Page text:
An original analysis of the meaning of experience in its modern historical context.
Experience remains a politically charged and semantically ambiguous concept that arouses as much passion as it does suspicion, especially as it relates to agency and identity. Craig Ireland focuses on the eighteenth-century historical developments that led to the conceptualization of experience as a modern problem.
Combining historical findings with discourse analyses and diagnostic readings of recent subaltern and aesthetic inquiry, Ireland reveals that the term experience has been incorrectly understood. Since the 1970s, persistent appeals to experience in identity politics and cultural inquiry testify not only to the influence of a particular modern concept but, more importantly, to the historical status of modern self-identity.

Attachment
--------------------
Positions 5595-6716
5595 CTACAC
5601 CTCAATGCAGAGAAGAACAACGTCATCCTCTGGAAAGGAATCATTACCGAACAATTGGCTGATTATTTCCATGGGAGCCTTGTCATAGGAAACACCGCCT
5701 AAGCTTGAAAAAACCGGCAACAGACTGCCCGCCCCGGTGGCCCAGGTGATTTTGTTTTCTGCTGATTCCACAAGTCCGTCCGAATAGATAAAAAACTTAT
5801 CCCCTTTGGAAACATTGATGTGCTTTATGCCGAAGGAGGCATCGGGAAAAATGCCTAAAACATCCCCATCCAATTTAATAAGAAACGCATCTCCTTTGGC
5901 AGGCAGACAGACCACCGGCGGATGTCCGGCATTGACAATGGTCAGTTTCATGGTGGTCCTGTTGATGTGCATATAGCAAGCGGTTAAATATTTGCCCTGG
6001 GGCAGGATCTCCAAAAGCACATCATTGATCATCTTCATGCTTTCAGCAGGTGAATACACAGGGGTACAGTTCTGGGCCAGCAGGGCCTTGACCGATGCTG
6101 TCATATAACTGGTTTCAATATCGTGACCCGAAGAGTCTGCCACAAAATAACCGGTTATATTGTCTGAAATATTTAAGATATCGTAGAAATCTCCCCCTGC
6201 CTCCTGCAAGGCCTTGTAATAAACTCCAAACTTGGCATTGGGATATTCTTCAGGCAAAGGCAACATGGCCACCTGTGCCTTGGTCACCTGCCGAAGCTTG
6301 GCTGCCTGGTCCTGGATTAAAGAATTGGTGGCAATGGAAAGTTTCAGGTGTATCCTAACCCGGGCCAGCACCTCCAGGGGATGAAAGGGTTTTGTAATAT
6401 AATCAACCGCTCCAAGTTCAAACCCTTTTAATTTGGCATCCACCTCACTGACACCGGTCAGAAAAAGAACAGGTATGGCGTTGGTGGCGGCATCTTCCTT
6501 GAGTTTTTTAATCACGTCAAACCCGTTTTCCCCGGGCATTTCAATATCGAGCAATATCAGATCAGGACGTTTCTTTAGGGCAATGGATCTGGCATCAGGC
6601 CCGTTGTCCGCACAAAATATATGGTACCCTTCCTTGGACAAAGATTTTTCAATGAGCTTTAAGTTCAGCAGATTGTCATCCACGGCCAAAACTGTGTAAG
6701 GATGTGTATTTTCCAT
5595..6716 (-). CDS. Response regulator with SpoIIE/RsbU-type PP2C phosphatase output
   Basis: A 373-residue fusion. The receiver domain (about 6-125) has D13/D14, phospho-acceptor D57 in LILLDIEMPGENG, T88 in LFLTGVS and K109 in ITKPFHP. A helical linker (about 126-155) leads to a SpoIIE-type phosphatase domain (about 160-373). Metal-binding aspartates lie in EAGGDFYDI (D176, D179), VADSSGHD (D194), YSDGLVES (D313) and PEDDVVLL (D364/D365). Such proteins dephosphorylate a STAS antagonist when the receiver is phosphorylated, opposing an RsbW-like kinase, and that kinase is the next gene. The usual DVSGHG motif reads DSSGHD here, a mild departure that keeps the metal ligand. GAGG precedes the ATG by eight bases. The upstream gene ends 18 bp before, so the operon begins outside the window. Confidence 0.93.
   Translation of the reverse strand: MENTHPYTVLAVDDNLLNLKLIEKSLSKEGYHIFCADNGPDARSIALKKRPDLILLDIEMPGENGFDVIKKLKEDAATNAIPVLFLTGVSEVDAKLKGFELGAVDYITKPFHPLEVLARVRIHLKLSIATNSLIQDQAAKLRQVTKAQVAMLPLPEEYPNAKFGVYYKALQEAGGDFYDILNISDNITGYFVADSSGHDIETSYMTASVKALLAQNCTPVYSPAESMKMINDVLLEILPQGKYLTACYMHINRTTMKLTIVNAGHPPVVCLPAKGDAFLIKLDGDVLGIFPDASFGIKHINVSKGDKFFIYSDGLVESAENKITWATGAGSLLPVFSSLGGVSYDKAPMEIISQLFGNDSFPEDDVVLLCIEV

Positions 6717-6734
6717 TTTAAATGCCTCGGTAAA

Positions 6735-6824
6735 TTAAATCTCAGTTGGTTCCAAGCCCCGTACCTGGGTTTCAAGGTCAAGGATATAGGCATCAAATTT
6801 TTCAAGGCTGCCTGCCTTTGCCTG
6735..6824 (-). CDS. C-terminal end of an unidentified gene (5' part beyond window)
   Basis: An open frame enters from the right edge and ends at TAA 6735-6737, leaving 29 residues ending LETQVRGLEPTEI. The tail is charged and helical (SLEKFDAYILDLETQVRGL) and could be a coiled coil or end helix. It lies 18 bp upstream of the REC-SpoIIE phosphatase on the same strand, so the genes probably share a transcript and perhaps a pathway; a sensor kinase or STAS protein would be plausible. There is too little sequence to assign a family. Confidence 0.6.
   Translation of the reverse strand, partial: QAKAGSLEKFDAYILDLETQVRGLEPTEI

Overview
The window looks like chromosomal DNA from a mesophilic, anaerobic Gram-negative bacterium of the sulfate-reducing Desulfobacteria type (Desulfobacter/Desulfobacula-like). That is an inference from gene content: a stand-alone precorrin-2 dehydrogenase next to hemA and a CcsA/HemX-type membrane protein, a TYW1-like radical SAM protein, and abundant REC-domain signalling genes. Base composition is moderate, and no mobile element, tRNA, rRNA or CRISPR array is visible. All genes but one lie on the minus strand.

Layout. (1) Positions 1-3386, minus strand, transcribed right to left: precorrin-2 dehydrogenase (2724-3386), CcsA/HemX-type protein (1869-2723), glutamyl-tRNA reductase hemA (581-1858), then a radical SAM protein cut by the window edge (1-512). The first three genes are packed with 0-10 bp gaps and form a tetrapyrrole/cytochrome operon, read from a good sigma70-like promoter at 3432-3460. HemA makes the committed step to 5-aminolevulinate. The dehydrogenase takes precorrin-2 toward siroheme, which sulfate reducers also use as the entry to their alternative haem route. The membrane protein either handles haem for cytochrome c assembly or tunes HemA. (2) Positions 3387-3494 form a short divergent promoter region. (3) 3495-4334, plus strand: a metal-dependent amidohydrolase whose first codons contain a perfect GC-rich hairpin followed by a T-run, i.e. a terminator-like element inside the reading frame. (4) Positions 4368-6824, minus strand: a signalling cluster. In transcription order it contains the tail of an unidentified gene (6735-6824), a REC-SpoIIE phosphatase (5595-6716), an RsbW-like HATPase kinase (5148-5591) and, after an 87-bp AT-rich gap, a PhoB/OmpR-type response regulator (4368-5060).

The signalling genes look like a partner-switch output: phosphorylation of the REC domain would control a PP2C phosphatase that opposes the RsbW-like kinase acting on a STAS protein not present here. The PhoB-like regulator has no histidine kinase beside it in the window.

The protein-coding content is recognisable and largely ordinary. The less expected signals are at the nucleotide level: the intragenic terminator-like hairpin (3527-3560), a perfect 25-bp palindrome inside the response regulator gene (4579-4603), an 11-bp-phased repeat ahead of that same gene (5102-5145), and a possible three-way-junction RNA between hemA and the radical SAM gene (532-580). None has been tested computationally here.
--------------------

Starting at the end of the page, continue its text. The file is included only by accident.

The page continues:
The Subaltern Appeal to Experience demonstrates that addressing historical preconditions not only helps clarify a notoriously ambiguous concept but also elucidates the issues that revolve around how modes of identity-formation have changed in the face of earlier cultural and economic developments that continue to inform our late (or post) modern understandings of the self.